Mining for data

THE demand for increased reliability and optimisation in the industry is driving technology to capture real-time data.

THE data mining phenomena has an affinity with the mining industry.

The demand for increased reliability and optimisation in the industry is driving technology to capture real-time data, and increase the value of data analysis.

“The goal is to develop and improve the value of collected data by focusing on solutions which provide a high level of information accessibility,” MineSuite product development manager James Cameron said.

“Technology is building on the philosophy that plant and fleet systems need to provide real-time data feed-back to geology and planning personnel, so that models can be kept in tune with the reality of the mining operation,” Cameron said.

“Value is added when data feeding is automated and occurs in near real-time.”

Mine managers can analyse data to improve productivity through monitoring production, ancillary, plant and shipping equipment.

“BHP Billiton has been using Maptek technology to monitor production and provide customised reporting at its underground operations in the Illawarra. Dendrobium, West Cliff, and Appin have been using MineSuite technology since 2001,” Cameron said.

Illawarra Coal’s Douglas project, about 30 km northwest of Wollongong, has used the technology for monitoring and coal production since 2006.

“Standardisation of equipment, events, and delays reported mean that consistent information is available from all sites using the technology,” Cameron said.

“The system can be used across mining operations, and can also be configured to meet the reporting and monitoring needs of staff on specific sites,” he said.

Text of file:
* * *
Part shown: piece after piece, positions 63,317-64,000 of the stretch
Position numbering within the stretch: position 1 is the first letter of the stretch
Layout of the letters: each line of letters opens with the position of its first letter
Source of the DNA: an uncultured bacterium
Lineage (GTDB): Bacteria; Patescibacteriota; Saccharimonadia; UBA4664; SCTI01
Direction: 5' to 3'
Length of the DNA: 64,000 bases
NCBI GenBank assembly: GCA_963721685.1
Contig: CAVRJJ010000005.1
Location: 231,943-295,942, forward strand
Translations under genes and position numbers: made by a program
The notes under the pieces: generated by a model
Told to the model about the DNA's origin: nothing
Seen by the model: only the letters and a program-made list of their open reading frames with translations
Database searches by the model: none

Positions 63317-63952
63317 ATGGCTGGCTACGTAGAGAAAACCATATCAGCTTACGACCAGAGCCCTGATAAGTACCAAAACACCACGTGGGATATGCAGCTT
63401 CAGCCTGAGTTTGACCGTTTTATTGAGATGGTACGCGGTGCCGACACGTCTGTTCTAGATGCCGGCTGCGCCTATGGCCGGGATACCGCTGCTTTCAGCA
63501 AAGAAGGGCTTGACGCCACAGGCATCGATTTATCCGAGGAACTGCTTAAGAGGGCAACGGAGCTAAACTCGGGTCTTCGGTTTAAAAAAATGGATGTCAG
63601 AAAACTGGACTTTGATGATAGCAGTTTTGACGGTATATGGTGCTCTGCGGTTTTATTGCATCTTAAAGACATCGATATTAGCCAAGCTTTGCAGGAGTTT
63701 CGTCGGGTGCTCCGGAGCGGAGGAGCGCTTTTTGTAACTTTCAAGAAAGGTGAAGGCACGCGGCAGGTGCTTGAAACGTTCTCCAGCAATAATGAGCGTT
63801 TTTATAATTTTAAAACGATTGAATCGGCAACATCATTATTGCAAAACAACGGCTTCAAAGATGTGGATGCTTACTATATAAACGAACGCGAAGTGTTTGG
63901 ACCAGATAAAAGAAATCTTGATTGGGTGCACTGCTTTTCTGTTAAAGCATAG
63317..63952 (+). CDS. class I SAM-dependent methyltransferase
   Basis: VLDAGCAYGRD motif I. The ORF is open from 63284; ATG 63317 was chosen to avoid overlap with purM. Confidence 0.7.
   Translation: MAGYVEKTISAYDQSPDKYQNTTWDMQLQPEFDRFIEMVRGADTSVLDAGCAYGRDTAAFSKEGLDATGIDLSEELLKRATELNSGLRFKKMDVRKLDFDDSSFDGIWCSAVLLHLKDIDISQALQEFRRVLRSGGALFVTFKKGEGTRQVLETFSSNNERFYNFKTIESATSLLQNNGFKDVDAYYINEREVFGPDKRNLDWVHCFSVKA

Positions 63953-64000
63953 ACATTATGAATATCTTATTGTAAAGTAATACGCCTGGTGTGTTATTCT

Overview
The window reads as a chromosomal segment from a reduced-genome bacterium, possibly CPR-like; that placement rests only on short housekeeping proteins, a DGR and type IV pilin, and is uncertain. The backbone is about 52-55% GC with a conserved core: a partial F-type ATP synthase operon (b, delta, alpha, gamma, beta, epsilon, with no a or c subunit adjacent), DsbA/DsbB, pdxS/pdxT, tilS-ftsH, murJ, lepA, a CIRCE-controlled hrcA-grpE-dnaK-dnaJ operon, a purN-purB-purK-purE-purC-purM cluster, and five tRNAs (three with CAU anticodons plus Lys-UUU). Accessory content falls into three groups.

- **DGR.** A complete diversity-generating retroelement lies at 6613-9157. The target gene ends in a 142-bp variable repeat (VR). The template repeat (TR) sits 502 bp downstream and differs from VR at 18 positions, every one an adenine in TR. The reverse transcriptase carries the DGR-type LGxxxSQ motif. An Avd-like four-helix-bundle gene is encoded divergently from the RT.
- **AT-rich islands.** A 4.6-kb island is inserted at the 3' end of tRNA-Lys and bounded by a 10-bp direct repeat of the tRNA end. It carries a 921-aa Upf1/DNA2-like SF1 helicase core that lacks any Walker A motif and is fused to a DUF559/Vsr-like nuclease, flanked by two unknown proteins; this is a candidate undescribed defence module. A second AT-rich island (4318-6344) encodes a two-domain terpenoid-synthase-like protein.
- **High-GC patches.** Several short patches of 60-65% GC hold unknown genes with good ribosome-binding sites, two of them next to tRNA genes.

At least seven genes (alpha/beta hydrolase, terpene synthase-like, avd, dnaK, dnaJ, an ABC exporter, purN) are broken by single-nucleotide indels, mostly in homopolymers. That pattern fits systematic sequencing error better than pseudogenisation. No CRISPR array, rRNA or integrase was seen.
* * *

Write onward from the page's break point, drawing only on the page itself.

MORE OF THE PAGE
Cameron said data collection technology is being used across sites, including minerals handling and preparation plants.

“For example, attributes considered might be estimated metres for development units, or reliability for longwall operations,” Cameron said.

“Production information from centralised databases can be fed into the combined weekly production report, providing up-to-date information for site-wide and corporate decision making,” he said.

“Management can view production details in a way that is relevant to their needs.”

Data collection technology is said to minimise human error as a factor in information input, and most technology is compatible with existing mine communications infrastructure.

“Maptek’s latest generation of commercial off-the-shelf hardware communicates over standards based WLAN systems, leaky feeder, and fibre cell technology,” he said.

Cameron said the biggest attraction for underground hard rock mines using data mining technology was an underground mapping interface.

“Control operators can keep track of every piece of equipment including longwalls, continuous miners, conveyors, bins, shafts and environmental monitoring systems. This information can be displayed in full-screen modes, similar to gaming interfaces,” he said.

“Information collected in real time will remain with the equipment selected so that replays of events can be interrogated. Information accessed can include location of equipment, tonnes, fuel usage, and gear selection.”

Cameron said Maptek was developing technology to perform more data mining tasks, like online analytical data processing (OLAP).

“Planned upgrades of the technology include implementing Java 6 programming to improve performance and integration with Windows desktop software,” he said.

“Integrating technology with third party reporting tools and real-time dashboards is also on the development horizon, to integrate seamless workflow with existing mine operation systems.”

Cameron said feedback from BHP Billiton will ensure that future developments of data mining technology are in line with the needs of those at the coalface.

Key contact:

James Cameron

Maptek

info@maptek.com.au

www.maptek.com.au

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